Device architecture model is shown in Figure 3. An embedded device (Raspberrypi) used as an IoT node and Python language to develop control algorithms are deployed in the first prototype. There are three processes implemented on IoT node:
  • Learning power consumption patterns
  • Forecast power consumption and forecast power generation.
  • Home appliances control using forecast data and decision trees.
Critical applications and basic control processes should be installed in IoT node. Web services, HMI interfaces or analytic applications could be installed on internet/intranet cloud. Other extended services and applications are developed using Internet. Things (sensor meters and actuators) and Cloud services are distributed, communication and IoT node provide the resources to integrate and to make them interoperable. In this work MQTT protocol is proposed as communication paradigm between devices and nodes. Algorithms in python language capture, processes and communique data. Power consumption analysed with power meter connected to IoT node determines three levels of power consumption and different patterns depending on the time of day (Figure 2).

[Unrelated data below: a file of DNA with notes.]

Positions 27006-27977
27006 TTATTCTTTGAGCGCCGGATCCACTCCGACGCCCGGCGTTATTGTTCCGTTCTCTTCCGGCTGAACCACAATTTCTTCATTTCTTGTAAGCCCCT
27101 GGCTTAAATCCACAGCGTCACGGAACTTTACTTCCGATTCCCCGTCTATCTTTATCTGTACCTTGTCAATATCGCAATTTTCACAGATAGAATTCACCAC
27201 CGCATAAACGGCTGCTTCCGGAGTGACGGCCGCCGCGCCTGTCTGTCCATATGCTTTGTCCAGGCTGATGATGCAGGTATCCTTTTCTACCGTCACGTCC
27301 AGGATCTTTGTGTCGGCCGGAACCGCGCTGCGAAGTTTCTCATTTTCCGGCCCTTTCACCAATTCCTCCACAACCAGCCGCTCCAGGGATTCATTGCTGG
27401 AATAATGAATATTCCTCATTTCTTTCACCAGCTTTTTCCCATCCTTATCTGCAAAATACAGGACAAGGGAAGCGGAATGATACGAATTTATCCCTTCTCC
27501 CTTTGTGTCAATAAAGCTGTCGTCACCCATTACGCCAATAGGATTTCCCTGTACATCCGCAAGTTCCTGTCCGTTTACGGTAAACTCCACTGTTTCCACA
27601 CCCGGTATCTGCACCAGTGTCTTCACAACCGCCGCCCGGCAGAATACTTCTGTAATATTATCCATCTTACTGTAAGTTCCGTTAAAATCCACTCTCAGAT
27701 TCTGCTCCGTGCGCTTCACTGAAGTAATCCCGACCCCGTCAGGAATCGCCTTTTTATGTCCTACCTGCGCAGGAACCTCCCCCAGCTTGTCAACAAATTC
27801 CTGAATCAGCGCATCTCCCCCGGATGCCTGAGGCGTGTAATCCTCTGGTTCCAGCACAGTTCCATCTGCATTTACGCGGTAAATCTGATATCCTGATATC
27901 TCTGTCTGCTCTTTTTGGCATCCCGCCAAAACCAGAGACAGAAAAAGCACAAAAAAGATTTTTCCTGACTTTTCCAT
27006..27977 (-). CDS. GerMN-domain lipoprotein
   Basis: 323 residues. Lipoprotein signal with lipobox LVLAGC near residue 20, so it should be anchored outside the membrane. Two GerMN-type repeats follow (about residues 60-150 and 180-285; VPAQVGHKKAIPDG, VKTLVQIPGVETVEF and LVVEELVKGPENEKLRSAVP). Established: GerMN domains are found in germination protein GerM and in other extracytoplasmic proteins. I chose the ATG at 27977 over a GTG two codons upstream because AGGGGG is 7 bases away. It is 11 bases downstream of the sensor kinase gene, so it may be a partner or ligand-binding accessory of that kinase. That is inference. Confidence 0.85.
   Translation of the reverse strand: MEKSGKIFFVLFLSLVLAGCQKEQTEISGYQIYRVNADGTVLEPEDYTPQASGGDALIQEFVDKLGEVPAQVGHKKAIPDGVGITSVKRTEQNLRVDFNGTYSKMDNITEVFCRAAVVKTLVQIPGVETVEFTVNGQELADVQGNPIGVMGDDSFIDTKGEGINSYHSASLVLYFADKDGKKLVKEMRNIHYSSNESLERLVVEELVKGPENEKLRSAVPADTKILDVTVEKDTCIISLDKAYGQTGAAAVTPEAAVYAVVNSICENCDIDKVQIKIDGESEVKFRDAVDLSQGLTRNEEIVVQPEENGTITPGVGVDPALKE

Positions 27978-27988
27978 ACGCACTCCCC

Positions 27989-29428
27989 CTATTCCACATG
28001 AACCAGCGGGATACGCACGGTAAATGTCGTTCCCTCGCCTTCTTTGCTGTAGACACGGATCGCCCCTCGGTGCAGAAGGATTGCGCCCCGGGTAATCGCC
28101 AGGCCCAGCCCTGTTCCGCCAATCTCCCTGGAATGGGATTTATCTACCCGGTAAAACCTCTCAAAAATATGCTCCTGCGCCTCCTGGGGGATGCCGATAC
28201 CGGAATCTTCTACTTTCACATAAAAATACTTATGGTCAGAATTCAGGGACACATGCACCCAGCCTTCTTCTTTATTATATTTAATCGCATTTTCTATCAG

Installation of microgeneration is composed of 3 photovoltaics panels model Damia Solar 180 w 24 V monocrystalline. This turbine is designed by Ecopower Solutions company and is characterized by the unique design of its blades rotation based on the spiral of Archimedes. This geometry originates an aesthetic visually pleasant, very different from the conventional turbines.
To understand the relationship between power and wind speed to determine the required control type, optimization, or limitation. Figure 4 contains an ideal wind turbine power curve. The power curve specifies how much power you can extract from the incoming wind. The Archinmedes wind turbine has a diameter of 1.4 m and a maximum of 1.8 kW peak power Figure 5. The power curve is split into three distinct regions [16,17]. Because Region I consists of low wind speeds and is below the rated turbine power, the turbine is run at the maximum efficiency to extract all power. In other words, the turbine controls with optimization in mind. On the other hand, Region III consists of high wind speeds and is at the rated turbine power. The turbine then controls with limitation of the generated power in mind when operating in this region. Finally, Region II is a transition region mainly concerned with keeping rotor torque and noise low.